[Written by Dalia Gale]
[Image by Anna Shams Ili]
Content warning: this article includes discussion of mental illness and the representation of such.
Mental illness is a thing. Some people would still like to keep it a taboo subject, while others deny its existence, but mental illness is not going anywhere, and those who suffer from it will not be silenced. Creators in particular do not like being silenced in any matter, and for that reason they often reach for art and its various form of expression to discuss mental illness and share their experiences with it.
No wonder, therefore, that many shows, books and films discuss various forms of mental illness explicitly. The era of fear against stirring the pot appears to be gone; show makers and producers understood that since some mentally ill people are coming out of that taboo-closet, such shows might be in fashion. Moreover, it is nowadays “OK” or even “desired” to create a mental illness-related, thought-provoking plotline bursting with emotion and twists.
Take the success of BoJack Horseman. In this chaotic yet so relatable tragic-comic cartoon set in a universe in which animals and people coexist, converse and even interbreed, BoJack the horse undertakes the not-so-difficult task of… ruining his own life. The plot, fuelled by BoJack’s alcoholism, childhood trauma, substance abuse and poor interpersonal skills, pretty much composes itself. From bad relationships to bad coping mechanisms, we follow BoJack through his miserable days full of longing after the good old days “back in the 90’s” when he was in a “very famous TV show”. (These quotes are from a highly addictive credits song, which I strongly recommend.)
The viewer grows increasingly frustrated with BoJack and screams at their TV/Netflix/phone in a futile attempt to stop yet another self-destructive fit of the poor horse. And it is true to say that BoJack is exaggerated, he floats outside of the frames of an “average mentally ill person”. What I mean by that is – everything is wrong with him. He has almost all the mental problems that can be imagined, and for that very reason he is so extremely relatable. That is why the frustrated viewer keeps coming back – because in between his boasts of frustration even the most sane person can find a piece of themselves in BoJack.
But what about Netflix’s Maniac? Why would viewers want to watch a convoluted, Japanese-infused (thanks to the brilliant director, Cary Fukunaga) show in which a super-intelligent computer is attempting to diagnose mentally ill people, whether it be with schizophrenia or bipolar disorder? Maybe it’s because it’s beautifully shot. (I mean, it is actually beautiful, go see for yourself.) Or maybe it is because it stars Emma Stone and Jonah Hill. (That is actually probably why.) But I kept watching it because, from the perspective of a mentally ill or even lonely person, this show is extremely reassuring. It builds up to a feeling that even if a person suffers from mental illness, even if they feel lonely, abandoned, misunderstood by the world, scared or confused, they will find some way to overcome these problems. Someone will come back for them. They won’t be left behind.
Therefore, some shows which discuss mental illness might be very relatable and that prompts their success, while others deliver reassuring feelings to the viewers, who might be struggling with similar issues. Still, what if the show (or the film for that matter) shows the worst of the worst consequences of mental illness, and not in a comic way at all? That is the case for screen and TV adaptations of Gillian Flynn’s books – Gone Girl and Sharp Objects. Both are simultaneously thrillers, which keeps the viewer at the edge of their seats and that in itself is a reason enough to watch them. But why are these dramas with mentally ill women so extremely popular? Why did I cringe and cry watching Amy Adams as an alcoholic journalist in Sharp Objects, trying to deal with her reputation-obsessed mother literally starved for attention? Why did I wince and gasp at the psychopathic actions of Rosamunde’s Pike character in Gone Girl? Likely because they are a cautionary tale of the sort that old grandmas used to tell about monsters and fairies: this is what happens when people don’t get help. This is how these characters end and let me spoil it for you (or not): they do not end well, at least not in my opinion.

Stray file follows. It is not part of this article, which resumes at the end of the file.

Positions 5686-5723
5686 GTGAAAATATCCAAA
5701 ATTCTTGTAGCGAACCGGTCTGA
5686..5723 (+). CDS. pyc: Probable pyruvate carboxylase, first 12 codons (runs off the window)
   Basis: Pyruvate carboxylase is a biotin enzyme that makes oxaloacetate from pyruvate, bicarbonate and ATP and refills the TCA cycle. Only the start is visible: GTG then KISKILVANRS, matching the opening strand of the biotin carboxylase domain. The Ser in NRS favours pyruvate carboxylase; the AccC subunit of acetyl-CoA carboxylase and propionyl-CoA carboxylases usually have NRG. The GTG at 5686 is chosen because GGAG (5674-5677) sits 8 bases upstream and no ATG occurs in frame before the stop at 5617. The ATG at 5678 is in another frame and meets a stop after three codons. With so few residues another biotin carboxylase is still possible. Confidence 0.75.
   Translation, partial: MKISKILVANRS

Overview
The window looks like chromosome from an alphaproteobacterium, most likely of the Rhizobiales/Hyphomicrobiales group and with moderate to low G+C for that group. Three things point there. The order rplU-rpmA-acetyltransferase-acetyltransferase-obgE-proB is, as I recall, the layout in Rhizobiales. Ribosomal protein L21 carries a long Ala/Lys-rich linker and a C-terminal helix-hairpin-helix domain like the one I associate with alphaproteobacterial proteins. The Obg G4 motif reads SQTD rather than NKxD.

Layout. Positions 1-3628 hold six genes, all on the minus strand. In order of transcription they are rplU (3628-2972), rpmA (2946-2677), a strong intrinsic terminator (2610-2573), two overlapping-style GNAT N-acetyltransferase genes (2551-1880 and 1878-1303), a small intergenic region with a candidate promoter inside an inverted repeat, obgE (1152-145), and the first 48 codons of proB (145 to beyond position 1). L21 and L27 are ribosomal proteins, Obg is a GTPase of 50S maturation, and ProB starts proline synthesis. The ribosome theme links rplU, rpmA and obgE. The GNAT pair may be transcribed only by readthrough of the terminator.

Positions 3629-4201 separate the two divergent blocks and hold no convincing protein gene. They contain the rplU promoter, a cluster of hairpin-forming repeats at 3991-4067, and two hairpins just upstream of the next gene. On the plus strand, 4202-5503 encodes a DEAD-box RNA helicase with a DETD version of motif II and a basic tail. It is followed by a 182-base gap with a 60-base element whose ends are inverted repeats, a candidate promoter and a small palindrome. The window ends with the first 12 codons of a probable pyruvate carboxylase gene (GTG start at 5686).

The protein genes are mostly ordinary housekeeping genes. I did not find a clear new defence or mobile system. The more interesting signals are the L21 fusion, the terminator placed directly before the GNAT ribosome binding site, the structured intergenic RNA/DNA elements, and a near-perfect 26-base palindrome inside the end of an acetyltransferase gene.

There are numerous TV shows and films which discuss mental illness which have become extremely successful. Moving away from the culture of mental illness-related taboo, it has become more acceptable to portray the problems related to these conditions in mainstream media, and it turned out that there was always an audience, ready to watch these portrayals and respond. It could be attributed to the engulfing plot, or to the purely entertaining qualities of such TV, yet I have my own little theory. It is however true entirely possible that every single person on the planet sometimes experiences some symptoms of some mental illnesses. Whether it be a bout of self-hatred, some deep disappointment or lack of motivation – it doesn’t have to be a fully developed mental illness for the show discussing some of its symptoms to be familiar, relatable and helpful in making people feel less lost in this large, loud life. For that reason I think that even those who laugh at mental illness or call those who suffer from it lazy or liars, those who don’t believe it exists or those who deny others help – everyone will find shows about mental illness at least the tiniest bit relatable, because, to some extent, everyone experiences it.
[Image Description: A simplified, crouched human figure with an old-school TV instead of a head, floating in the middle of the image, against a turquoise background with the following writing: ‘BoJack Horseman .. Sharp Objects .. Maniac .. Gone Girl.’]